• Show report: Hereward 2017 by John Treadaway
  • Nostalgia ain’t what is used to be: Tips on bringing a Retro Project to the tabletop by Andy Copestake
  • Recce
  • Foaming Water: The continuing tales of a wargames widow by Diane Sutherland
  • Why bother with figures?: A rebuttal by Noel Williams
  • Club Directory

So what did I enjoy in this issue?

It will be of no surprise to anyone that Arthur Harman’s Portable Hammer article was far and away my favourite item in this issue. I’d already seen the text, which Arthur had kindly shared with me … but when I saw it with all the photographs that John Treadaway had used to illustrate it, and that he had made it the lead item on the magazine’s cover, I was bowled over! The article covered eleven pages … which represents over an eighth of the magazines entire page length!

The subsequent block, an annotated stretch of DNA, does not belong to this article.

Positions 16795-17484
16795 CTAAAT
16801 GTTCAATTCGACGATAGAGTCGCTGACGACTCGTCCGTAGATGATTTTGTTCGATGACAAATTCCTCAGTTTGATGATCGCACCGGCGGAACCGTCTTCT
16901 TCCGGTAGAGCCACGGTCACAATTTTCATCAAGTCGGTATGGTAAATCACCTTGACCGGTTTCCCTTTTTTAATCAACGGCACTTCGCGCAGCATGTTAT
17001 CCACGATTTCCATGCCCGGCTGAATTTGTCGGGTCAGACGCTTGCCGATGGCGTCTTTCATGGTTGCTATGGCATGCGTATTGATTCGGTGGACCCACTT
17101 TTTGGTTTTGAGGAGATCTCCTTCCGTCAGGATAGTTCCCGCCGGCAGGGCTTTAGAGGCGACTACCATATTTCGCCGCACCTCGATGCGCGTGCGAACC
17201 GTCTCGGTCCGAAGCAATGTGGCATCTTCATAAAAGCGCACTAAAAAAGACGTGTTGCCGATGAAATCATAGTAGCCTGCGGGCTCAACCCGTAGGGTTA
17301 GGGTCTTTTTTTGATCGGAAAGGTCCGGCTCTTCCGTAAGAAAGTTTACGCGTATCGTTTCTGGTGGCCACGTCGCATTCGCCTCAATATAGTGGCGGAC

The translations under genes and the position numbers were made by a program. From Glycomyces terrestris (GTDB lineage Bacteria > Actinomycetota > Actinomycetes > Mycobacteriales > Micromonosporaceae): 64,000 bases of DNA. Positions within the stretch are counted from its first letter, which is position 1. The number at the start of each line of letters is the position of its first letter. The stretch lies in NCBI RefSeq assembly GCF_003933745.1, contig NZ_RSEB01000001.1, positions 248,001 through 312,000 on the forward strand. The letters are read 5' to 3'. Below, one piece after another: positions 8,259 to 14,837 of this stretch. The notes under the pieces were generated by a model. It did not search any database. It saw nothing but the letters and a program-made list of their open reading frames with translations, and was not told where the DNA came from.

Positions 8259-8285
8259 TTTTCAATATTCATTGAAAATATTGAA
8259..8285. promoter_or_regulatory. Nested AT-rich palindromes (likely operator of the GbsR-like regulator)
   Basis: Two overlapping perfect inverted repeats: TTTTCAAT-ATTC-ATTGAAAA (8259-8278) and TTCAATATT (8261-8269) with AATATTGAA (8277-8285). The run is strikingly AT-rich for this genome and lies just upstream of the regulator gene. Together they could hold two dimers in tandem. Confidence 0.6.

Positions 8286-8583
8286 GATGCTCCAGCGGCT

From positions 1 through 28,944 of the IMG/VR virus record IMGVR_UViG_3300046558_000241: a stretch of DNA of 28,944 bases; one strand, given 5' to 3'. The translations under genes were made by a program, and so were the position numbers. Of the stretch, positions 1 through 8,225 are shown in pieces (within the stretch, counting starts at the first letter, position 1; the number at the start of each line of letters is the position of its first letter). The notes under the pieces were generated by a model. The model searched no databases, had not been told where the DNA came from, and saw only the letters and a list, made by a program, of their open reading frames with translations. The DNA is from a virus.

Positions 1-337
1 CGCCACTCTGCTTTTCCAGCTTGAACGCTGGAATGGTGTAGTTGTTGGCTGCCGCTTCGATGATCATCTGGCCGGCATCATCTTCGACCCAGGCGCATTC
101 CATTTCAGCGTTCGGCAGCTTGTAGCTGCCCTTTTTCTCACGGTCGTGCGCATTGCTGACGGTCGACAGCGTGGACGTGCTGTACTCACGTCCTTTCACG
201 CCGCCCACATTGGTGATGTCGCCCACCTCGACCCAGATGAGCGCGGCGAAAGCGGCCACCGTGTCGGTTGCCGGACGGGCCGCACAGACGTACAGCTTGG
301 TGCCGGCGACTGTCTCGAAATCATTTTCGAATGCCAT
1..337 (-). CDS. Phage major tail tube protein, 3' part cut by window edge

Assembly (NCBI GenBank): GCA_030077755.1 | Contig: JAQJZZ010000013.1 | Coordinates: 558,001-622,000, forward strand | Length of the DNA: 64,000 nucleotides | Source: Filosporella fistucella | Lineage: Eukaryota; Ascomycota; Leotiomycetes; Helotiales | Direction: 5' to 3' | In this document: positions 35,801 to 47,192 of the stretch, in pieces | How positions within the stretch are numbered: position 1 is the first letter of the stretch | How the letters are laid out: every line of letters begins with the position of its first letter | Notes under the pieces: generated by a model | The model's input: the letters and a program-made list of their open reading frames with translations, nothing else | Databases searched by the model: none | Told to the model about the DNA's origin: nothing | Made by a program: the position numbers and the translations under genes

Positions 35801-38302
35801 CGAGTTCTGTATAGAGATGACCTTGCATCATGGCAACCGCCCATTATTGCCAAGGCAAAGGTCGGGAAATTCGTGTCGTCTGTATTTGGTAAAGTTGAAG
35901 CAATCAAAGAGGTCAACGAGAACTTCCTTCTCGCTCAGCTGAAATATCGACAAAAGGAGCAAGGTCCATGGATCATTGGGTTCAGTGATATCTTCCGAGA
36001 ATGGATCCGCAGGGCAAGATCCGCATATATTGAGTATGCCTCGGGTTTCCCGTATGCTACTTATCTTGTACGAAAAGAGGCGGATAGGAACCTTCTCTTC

(Back on Planet Reality, it is nice to note that Arthur’s article has resulted in increased interest in my rules … but not – as yet – any additional book sales.)

There were also quite a few other articles that I enjoyed reading, including Conrad Kinch’s Send three and fourpence (I’m a sucker for any Command & Colors scenarios, which I copy and file away for future use), Chris Peers’ The “Silent City” army lists (another article to be copied and stored for future reference), and Andy Copestake’s Nostalgia ain’t what is used to be (which reminded me that I still have an unfinished Napoleonic project to complete).

I note that the dreaded Club Directory is still there … and I must admit to not having read Noel Williams’ Why bother with figures? because it sounded too much like the debates that used to take up pages in the early issues of THE NUGGET.